(Photo credit: Supernova Books)
(Image shows pictures of various girl band members)
In recent years, female artists such as Amy Winehouse, Lady Gaga and Adele have had huge commercial and critical success as well as massive media attention. As more and more female solo artists hit the mainstream the question arises: where are the girl bands? Why aren’t they getting the attention they deserve?
Does their gender solely define their music? Do they get gigs and attention just because they are female? Does the media focus on what they look like undermine what they are doing musically?
Women Make Noise: girl bands from Motown to the modern is a collection of 10 essays about all-girl bands from the 1920s up to 2012. Its editor, Julia Downes, invites musicians, promoters, journalists, high profile artists and music fans to discuss their favourite girl bands: not the type who sing along to backing tracks – the real musicians, who can actually play their instruments.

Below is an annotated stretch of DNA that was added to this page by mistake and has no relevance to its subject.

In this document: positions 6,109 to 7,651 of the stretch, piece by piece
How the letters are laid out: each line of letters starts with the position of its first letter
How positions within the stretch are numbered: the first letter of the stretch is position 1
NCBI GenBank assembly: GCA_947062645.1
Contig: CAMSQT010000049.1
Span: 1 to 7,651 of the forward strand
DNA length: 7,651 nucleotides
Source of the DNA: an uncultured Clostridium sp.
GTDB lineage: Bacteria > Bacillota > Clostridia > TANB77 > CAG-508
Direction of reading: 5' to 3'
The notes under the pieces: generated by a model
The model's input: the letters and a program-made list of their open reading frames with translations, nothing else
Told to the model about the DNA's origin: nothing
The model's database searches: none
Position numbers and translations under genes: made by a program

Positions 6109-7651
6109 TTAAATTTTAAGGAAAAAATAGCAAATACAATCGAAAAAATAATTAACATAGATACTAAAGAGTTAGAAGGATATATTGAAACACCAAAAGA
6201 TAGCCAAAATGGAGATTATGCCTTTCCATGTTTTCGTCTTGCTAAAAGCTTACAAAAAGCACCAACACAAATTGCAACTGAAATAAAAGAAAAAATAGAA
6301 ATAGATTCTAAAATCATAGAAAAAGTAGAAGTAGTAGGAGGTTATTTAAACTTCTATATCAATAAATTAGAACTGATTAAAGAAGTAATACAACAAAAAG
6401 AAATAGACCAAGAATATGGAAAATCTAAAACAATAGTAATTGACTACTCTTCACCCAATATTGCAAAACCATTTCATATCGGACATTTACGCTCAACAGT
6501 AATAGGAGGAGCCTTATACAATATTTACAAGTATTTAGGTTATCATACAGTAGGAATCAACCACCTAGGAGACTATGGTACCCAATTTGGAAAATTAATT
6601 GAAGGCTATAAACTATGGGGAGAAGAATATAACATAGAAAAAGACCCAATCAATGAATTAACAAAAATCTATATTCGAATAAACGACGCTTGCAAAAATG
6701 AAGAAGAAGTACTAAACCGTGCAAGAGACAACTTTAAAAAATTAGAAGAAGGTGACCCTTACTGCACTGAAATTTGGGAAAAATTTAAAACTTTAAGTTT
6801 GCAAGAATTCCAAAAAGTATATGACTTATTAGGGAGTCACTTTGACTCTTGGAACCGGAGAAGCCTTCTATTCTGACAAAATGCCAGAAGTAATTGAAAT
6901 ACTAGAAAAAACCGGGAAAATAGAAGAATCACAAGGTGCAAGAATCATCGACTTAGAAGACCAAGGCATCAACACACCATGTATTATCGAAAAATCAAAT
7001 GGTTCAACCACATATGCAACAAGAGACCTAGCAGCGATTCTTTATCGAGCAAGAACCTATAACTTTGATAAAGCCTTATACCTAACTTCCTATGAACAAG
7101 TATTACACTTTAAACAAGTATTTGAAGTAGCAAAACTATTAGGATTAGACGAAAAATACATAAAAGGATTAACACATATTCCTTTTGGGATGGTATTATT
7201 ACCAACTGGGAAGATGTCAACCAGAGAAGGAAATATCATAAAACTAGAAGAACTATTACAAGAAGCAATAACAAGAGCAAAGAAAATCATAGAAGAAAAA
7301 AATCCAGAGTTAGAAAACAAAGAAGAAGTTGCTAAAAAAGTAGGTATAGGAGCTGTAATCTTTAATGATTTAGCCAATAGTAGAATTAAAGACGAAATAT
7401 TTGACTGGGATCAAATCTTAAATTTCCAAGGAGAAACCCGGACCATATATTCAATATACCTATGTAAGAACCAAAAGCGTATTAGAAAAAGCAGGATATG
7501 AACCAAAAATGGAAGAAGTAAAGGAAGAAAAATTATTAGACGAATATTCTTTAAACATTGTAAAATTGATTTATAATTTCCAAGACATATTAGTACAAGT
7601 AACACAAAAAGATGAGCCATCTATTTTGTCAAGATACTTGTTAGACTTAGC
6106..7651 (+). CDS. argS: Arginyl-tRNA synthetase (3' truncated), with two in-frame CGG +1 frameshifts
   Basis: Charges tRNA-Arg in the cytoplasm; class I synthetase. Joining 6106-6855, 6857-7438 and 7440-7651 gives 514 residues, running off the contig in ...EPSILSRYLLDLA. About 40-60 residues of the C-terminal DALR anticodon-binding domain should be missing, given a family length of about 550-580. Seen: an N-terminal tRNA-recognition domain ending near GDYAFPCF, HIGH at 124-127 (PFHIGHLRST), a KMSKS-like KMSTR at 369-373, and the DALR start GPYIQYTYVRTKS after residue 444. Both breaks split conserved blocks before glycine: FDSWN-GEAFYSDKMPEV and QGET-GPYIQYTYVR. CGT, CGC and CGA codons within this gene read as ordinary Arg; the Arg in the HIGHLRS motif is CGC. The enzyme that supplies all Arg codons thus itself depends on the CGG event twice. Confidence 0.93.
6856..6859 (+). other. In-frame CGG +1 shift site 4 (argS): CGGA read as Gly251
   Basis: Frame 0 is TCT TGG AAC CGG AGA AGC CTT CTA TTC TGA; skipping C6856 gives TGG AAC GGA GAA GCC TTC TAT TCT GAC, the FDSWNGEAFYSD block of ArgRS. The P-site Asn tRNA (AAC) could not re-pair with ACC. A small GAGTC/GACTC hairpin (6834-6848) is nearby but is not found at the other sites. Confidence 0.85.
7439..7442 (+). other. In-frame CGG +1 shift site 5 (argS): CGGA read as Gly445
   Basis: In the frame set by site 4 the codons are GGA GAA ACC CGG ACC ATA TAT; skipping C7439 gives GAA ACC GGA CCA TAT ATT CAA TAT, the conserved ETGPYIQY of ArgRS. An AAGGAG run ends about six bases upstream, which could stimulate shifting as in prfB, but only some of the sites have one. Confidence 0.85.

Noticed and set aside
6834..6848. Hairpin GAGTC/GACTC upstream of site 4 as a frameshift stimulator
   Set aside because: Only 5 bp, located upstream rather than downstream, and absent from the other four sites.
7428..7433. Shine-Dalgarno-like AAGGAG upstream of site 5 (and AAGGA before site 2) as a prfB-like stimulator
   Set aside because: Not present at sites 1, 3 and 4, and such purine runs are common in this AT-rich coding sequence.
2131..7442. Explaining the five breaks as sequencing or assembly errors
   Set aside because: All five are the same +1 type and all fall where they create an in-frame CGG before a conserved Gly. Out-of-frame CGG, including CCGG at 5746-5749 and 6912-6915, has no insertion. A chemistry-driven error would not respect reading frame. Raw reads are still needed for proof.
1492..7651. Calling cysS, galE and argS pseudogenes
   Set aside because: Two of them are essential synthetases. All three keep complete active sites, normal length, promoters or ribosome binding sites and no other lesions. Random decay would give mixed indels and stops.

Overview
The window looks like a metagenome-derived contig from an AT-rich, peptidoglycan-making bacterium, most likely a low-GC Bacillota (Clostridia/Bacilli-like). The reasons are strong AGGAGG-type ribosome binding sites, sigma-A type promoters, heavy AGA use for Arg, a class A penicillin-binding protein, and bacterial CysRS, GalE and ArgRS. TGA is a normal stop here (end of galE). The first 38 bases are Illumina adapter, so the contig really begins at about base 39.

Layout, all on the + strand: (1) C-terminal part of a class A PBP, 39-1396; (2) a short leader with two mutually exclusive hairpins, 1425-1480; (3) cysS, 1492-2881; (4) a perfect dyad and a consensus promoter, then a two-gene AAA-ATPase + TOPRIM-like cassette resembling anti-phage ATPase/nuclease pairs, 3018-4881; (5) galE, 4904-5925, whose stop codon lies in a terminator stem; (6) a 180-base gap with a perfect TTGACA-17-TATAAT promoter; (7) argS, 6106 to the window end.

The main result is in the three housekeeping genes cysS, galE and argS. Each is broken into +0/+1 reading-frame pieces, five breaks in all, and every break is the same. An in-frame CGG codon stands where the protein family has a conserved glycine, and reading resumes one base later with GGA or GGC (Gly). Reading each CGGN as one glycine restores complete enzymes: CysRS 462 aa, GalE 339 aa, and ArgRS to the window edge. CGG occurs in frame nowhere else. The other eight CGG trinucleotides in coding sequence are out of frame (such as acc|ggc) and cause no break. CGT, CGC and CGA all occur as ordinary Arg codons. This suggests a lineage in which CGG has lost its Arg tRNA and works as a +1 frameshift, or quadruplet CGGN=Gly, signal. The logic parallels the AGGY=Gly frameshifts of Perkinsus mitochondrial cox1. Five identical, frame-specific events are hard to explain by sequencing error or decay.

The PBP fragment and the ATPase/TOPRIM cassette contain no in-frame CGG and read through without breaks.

From the country belles of the 20s-40s, Motown groups of the 60s, to prog rock goddesses and punks of the 70s-80s; from riot grrrl activists of the 90s to radical protesters Pussy Riot. These aren’t the manufactured acts of some pop svengali, these groups write their own songs, play their own instruments and make music together on their own terms.
Ten essays aren’t enough to dissect all of the all-girl bands in history but it is a good start on what is a lengthy topic. Including interviews with classic punk groups like The Raincoats and The Slits, as well as household names like Bjork and Beth Ditto, this book demonstrates that all-girl bands have made radical contributions to feminism, culture and politics as well as producing some unique, influential and innovative music.
Further details of Women make noise: girl bands from Motown to the modern can be found on the main catalogue (available in ‘Catalogues’ on the Library’s website)